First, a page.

On a future study, Sarfaraz and colleagues revealed the molecular bases for increased apoptosis and cell inhibition in prostate cancer cells treated with cannabinoid agonists, showing that treatment with WIN-55,212-2 resulted in arrest of the cells in the G0/G1 phase of the cell cycle; induction of p53 and p27/KIP1 genes; down-regulation of cyclins D1, D2, E; decrease in the expression of cdk-2, -4, and -6; and decrease in the protein expression of DP1and DP2. Curiously enough it was determined that high cannabinoid CB1 receptor immunoreactivity is associated with greater disease severity and poorer outcome in prostate cancer patients. In this study, 42% of the high CB1 receptor immunoreactivity group on prostate biopsy presented with Gleason scores of 8–10 when compared with 12% in the low CB1 receptor immunoreactivity. The incidence of metastases at diagnosis was also higher in the high CB1 receptor immunoreactivity (17%) than in the low group (5%). Patients with high CB1 receptor immunoreactivity showed a significantly worse survival rate than those with low CB1 receptor immunoreactivity (hazard ratio 2.51, with 95% confidence limits of 1.43–4.43; P < 0.05). A possible explanation for these results that is in synch with the cell line data is that the expression of CB1 receptors is regulated by the local endocannabinoid release. The author’s conclusion in this scenario was that a low endocannabinoid tone would allow for an increased rate of proliferation, resulting in a compensatory increase in surface expression of CB1 receptors.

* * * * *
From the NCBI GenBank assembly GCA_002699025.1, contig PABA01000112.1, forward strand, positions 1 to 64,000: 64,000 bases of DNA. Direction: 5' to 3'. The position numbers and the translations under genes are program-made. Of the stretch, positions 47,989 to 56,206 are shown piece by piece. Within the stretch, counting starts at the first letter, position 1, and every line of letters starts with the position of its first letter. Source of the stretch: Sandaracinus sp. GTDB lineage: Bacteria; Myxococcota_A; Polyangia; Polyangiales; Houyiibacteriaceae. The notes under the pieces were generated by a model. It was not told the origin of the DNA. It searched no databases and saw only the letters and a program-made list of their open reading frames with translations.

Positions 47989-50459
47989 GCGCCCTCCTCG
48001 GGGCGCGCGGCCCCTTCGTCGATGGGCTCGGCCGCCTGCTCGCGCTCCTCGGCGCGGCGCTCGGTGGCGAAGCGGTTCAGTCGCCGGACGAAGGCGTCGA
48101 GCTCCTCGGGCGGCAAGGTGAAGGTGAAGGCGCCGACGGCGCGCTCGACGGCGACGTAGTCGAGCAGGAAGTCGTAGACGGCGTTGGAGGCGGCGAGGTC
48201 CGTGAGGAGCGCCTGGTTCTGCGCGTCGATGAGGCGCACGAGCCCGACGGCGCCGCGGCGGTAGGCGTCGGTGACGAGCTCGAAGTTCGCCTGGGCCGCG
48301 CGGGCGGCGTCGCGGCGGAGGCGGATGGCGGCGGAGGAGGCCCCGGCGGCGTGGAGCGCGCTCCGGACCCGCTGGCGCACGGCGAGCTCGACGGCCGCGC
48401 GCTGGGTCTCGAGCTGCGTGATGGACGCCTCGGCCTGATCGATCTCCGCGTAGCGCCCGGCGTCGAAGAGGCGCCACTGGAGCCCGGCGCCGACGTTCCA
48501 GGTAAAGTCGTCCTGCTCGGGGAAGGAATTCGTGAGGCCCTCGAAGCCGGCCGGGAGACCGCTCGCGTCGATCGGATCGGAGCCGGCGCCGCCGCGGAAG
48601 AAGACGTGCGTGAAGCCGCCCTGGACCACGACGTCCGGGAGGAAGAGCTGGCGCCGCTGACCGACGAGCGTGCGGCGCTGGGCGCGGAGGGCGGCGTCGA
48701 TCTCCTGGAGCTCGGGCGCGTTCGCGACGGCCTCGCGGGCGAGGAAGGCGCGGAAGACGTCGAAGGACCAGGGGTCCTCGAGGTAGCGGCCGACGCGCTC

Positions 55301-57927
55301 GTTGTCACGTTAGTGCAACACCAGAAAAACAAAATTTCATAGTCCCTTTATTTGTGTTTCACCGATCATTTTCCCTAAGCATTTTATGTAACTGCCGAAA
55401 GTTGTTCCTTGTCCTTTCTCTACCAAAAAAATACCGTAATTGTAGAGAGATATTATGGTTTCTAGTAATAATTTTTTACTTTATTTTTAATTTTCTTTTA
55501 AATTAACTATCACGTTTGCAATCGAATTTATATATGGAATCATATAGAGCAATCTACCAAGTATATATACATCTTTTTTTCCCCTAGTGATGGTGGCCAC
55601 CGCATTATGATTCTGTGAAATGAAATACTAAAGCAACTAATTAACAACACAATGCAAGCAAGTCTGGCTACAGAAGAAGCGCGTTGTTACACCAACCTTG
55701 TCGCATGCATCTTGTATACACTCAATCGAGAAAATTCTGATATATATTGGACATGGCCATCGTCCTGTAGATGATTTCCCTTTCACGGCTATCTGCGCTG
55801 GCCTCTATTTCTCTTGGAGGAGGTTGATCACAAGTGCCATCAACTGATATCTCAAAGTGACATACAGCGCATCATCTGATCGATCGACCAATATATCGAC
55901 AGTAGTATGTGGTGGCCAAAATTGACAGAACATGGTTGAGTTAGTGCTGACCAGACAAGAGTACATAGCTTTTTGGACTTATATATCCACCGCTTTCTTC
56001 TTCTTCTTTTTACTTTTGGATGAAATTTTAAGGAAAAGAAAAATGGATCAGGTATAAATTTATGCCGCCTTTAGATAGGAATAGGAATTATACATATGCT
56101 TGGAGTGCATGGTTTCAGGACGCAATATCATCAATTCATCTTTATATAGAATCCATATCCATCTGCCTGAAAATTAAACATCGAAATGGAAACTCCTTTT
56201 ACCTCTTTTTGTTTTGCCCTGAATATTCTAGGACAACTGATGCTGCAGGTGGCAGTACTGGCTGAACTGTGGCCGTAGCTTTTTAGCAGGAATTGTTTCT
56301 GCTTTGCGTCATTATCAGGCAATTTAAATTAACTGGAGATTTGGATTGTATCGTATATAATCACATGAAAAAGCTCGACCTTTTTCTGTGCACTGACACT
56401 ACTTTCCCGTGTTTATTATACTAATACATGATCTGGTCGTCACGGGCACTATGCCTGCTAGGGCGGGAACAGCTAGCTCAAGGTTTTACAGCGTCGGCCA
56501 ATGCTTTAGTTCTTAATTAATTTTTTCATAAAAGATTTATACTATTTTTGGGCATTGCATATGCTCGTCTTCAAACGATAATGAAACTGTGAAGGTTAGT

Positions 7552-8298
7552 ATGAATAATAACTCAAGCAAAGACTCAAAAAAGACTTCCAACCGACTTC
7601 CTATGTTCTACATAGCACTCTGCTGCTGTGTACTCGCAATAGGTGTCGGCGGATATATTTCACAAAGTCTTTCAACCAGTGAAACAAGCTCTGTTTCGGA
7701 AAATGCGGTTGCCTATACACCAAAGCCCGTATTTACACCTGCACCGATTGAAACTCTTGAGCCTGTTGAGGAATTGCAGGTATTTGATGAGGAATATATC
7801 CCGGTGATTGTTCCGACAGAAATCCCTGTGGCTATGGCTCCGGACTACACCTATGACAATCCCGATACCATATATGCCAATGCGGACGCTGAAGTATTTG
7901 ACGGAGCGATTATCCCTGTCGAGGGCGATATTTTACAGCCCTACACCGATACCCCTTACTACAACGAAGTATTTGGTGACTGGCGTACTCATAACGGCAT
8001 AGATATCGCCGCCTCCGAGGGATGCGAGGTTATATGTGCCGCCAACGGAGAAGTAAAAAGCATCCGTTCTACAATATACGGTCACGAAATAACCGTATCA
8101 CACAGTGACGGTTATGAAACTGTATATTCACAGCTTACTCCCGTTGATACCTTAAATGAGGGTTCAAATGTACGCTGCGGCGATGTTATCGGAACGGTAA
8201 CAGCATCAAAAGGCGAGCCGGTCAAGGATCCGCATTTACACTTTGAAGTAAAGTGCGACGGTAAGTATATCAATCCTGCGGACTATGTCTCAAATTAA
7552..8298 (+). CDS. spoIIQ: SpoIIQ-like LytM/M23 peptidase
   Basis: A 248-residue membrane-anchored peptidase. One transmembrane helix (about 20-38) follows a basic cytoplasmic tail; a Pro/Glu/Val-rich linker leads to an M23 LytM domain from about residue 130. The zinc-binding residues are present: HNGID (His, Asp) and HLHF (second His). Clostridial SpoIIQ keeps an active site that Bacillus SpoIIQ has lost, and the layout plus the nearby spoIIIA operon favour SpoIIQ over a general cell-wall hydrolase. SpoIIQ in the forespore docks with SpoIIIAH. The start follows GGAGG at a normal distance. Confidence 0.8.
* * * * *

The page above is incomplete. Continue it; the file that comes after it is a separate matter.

Cannabinoids in cancer pain management
Cannabinoid CB1 receptors are found mainly in the central nervous system and, in less abundance, in certain peripheral tissues. At the peripheral level, they are localized in the adrenal gland, adipose tissue, heart, liver, lung, prostate, uterus, ovary, testis, bone marrow, thymus, tonsils, and presynaptic nerve terminals.[37–42] More significantly for the purposes of the present review, they are found at central and peripheral levels of the pain pathways.[39–47] The distribution of cannabinoid receptors provides an anatomical explanation for the analgesic effects of the cannabinoids. Activation of presynaptic CB1 receptors in different brain regions or on primary afferents inhibits the release of neurotransmitters by decreasing calcium conductance and by increasing the conductance of potassium. Neurophysiological studies by Walker’s laboratory first documented that cannabinoids suppress nociceptive processing.[48–50] Cannabinoids, administered systemically, suppress activity of nociceptive neurons in the spinal dorsal horn and ventralposterior lateral nucleus of the thalamus, without altering the activity of purely non-nociceptive neurons. Stimulation-produced analgesia was blocked by the CB1 antagonist SR141716A, demonstrating mediation by the CB1 receptor.